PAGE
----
World's first ever Nobel Prize winning integrated circuit to be auctioned
Pah, what's the point, it would be rubbish for playing Crysis, etc
Are you a chip nerd with $2m to spare? Then you're in luck, because a historic prototype of the world's first integrated circuit is set to be auctioned at Christie's.
The expensive piece of computing history was invented by Jack Kilby at Texas Instruments in 1958 and demonstrated that an integrated circuit could be squeezed onto a single chip.
He was awarded the Nobel Prize for his invention, which kickstarted the microchip revolution.
The prototype integrated circuit was built in 1958 and made from a doubly diffused germanium wafer with flying gold wire and four leads. It was actually built by Tom Yeargan, who also built another silicon circuit with five gold and platinum leads which will be included in the lot.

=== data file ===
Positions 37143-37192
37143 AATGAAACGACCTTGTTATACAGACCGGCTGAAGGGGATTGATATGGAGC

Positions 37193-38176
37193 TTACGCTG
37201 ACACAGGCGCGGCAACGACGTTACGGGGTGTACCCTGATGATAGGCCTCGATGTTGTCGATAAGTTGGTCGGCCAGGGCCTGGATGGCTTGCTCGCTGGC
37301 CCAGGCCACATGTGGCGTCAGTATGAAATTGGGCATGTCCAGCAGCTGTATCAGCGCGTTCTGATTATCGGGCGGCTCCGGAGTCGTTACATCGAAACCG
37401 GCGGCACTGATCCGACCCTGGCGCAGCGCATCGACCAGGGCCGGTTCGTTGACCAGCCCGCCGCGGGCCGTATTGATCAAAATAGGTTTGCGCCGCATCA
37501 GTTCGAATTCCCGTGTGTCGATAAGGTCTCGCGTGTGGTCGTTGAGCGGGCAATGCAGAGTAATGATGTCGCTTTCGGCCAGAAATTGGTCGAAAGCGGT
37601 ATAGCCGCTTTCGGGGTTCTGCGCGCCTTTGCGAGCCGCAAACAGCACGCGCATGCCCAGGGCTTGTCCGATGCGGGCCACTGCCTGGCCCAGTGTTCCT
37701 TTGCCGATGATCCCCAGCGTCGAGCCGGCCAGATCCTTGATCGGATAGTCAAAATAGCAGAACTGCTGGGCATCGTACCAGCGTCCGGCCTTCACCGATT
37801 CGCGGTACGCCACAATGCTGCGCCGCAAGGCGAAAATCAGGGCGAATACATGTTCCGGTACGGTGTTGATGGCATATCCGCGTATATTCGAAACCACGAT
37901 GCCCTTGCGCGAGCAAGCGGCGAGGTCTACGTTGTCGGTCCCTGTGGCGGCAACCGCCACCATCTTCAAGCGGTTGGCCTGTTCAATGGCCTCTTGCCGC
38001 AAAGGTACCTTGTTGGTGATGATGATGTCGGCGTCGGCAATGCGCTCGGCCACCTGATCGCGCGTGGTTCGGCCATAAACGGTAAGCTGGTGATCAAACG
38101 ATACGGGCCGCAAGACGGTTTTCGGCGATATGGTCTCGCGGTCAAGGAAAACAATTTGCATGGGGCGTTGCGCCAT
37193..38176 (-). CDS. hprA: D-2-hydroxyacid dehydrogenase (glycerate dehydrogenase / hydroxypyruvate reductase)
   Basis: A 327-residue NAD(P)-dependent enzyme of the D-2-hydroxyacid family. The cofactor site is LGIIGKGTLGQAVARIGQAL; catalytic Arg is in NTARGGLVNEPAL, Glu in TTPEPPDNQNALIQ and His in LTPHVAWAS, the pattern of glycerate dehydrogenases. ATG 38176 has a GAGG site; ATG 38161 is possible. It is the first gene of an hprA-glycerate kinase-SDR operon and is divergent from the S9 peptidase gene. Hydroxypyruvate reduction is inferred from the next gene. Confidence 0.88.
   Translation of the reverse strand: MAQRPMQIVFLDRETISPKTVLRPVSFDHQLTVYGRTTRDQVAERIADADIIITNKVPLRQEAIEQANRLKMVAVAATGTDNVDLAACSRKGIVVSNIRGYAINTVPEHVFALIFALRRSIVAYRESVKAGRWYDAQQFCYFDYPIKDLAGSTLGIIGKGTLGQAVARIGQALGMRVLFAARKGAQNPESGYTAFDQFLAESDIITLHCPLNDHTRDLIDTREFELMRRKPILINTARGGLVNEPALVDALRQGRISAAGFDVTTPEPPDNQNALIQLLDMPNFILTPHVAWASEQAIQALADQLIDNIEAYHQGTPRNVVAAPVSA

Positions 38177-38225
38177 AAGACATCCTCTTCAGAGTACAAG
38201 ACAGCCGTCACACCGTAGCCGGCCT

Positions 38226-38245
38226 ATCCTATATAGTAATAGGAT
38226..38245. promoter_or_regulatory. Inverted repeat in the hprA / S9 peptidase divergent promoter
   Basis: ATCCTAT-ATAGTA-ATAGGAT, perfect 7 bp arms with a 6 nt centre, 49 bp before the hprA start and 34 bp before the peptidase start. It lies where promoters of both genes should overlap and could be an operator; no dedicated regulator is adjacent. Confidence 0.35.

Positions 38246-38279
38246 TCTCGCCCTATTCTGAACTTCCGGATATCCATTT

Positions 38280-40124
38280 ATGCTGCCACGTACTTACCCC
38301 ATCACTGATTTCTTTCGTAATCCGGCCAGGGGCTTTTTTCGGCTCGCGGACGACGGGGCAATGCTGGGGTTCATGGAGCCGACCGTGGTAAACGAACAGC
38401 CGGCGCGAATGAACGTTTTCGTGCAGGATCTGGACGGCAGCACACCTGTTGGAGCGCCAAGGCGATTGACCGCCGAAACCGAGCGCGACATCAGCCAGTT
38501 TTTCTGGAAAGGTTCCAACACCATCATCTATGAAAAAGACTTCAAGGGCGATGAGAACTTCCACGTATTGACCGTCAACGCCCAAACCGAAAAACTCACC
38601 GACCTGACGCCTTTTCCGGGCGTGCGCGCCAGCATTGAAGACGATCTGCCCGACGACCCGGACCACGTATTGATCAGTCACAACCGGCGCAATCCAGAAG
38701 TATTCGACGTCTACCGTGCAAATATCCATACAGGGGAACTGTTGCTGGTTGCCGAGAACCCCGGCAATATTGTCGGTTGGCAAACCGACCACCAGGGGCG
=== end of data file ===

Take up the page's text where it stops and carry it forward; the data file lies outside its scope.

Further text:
The lot is part of the Sale of “Fine Printed Books and Manuscripts Including Americana,” in New York. It will be on pbulic view in London, May 22, 23, 27 and 28, at Christie’s in South Kensington.
So what might this be useful for? Let us know. ®
Sponsored: The Nuts and Bolts of Ransomware in 2016